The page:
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Compatibility of Atmospheric 14CO2 Measurements: Comparing the Heidelberg Low-Level Counting Facility to International Accelerator Mass Spectrometry (AMS) Laboratories

Published online by Cambridge University Press:  19 September 2016

Samuel Hammer*
Institut für Umweltphysik, Heidelberg University, Germany
Ronny Friedrich
Curt Engelhorn Center for Archaeometry gGmbH, Mannheim, Germany
Bernd Kromer
Institut für Umweltphysik, Heidelberg University, Germany Curt Engelhorn Center for Archaeometry gGmbH, Mannheim, Germany
Alexander Cherkinsky
Center for Applied Isotope Studies, University of Georgia, USA
Scott J Lehman
INSTAAR, University of Colorado, Boulder, Colorado, USA
Harro A J Meijer
Centre for Isotope Research (CIO), Energy and Sustainability Research Institute Groningen (ESRIG), University of Groningen, the Netherlands
Toshio Nakamura
Center for Chronological Research, Nagoya University, Japan
Vesa Palonen
Department of Physics, University of Helsinki, Finland
Ron W Reimer
14CHRONO Centre for Climate, the Environment and Chronology,School of Geography, Archaeology and Palaeoecology, Queen’s University Belfast, UK
Andrew M Smith
Australian Nuclear Science and Technology Organisation, Lucas Heights, NSW 2234, Australia
John R Southon
Earth System Science Department, University of California, Irvine, California 92612, USA
Sönke Szidat
Department of Chemistry and Biochemistry & Oeschger Centre for Climate Change Research, University of Bern, Switzerland
Jocelyn Turnbull
National Isotope Centre, GNS Science New Zealand and CIRES, University of Colorado, USA
Masao Uchida
National Institute for Environmental Studies, Tsukuba, Japan
*Corresponding author. Email:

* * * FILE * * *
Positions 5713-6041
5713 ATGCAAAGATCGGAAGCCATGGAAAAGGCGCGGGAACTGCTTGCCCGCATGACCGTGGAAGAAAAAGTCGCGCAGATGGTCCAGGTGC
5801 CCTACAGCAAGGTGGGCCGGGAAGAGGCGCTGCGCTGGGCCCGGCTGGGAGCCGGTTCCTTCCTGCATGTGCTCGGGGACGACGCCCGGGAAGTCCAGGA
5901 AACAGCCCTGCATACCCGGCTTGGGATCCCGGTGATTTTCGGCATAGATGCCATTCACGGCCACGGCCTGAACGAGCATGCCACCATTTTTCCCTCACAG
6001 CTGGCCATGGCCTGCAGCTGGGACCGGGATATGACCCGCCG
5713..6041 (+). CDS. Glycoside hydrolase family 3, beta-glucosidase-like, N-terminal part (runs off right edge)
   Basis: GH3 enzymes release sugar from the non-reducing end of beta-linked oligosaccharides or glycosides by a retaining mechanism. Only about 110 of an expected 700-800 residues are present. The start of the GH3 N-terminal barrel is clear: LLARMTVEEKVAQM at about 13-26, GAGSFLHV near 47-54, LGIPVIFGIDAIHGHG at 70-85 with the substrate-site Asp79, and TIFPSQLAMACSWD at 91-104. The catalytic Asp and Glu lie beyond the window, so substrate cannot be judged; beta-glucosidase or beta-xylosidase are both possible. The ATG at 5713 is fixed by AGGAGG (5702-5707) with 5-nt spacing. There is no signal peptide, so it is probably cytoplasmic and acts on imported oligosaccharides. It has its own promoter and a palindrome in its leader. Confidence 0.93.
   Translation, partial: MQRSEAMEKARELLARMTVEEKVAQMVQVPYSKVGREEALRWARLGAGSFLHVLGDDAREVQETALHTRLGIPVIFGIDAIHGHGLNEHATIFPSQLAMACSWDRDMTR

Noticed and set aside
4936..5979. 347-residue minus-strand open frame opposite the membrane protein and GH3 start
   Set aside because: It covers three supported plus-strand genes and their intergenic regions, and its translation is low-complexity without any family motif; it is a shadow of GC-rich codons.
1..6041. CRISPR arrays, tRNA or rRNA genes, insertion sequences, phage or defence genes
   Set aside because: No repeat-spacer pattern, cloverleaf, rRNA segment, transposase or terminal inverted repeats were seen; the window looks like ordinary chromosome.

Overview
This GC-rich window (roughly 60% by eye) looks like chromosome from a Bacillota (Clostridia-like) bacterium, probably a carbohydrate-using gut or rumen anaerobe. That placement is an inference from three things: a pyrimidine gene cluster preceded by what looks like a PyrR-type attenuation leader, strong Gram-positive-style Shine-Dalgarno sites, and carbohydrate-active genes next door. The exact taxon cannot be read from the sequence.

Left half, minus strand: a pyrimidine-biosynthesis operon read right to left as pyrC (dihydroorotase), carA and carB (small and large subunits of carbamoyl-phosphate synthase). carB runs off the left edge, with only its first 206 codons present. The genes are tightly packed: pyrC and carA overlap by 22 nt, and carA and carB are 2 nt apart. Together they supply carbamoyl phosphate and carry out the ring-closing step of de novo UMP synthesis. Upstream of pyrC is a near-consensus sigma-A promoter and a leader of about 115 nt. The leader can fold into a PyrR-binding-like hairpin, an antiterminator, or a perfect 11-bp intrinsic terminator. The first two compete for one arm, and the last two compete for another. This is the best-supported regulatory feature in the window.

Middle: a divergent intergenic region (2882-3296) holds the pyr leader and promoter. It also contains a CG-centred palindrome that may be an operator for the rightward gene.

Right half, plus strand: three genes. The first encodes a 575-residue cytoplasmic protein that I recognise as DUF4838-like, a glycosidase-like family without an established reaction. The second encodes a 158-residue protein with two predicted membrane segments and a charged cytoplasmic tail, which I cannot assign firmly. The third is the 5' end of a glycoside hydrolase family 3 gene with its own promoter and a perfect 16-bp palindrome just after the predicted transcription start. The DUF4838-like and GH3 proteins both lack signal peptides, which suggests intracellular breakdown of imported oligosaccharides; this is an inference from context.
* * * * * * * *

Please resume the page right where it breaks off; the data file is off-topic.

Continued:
Combining atmospheric Δ14CO2 data sets from different networks or laboratories requires secure knowledge on their compatibility. In the present study, we compare Δ14CO2 results from the Heidelberg low-level counting (LLC) laboratory to 12 international accelerator mass spectrometry (AMS) laboratories using distributed aliquots of five pure CO2 samples. The averaged result of the LLC laboratory has a measurement bias of –0.3±0.5‰ with respect to the consensus value of the AMS laboratories for the investigated atmospheric Δ14C range of 9.6 to 40.4‰. Thus, the LLC measurements on average are not significantly different from the AMS laboratories, and the most likely measurement bias is smaller than the World Meteorological Organization (WMO) interlaboratory compatibility goal for Δ14CO2 of 0.5‰. The number of intercomparison samples was, however, too small to determine whether the measurement biases of the individual AMS laboratories fulfilled the WMO goal.

Advances in Physical Measurement Techniques
© 2016 by the Arizona Board of Regents on behalf of the University of Arizona 

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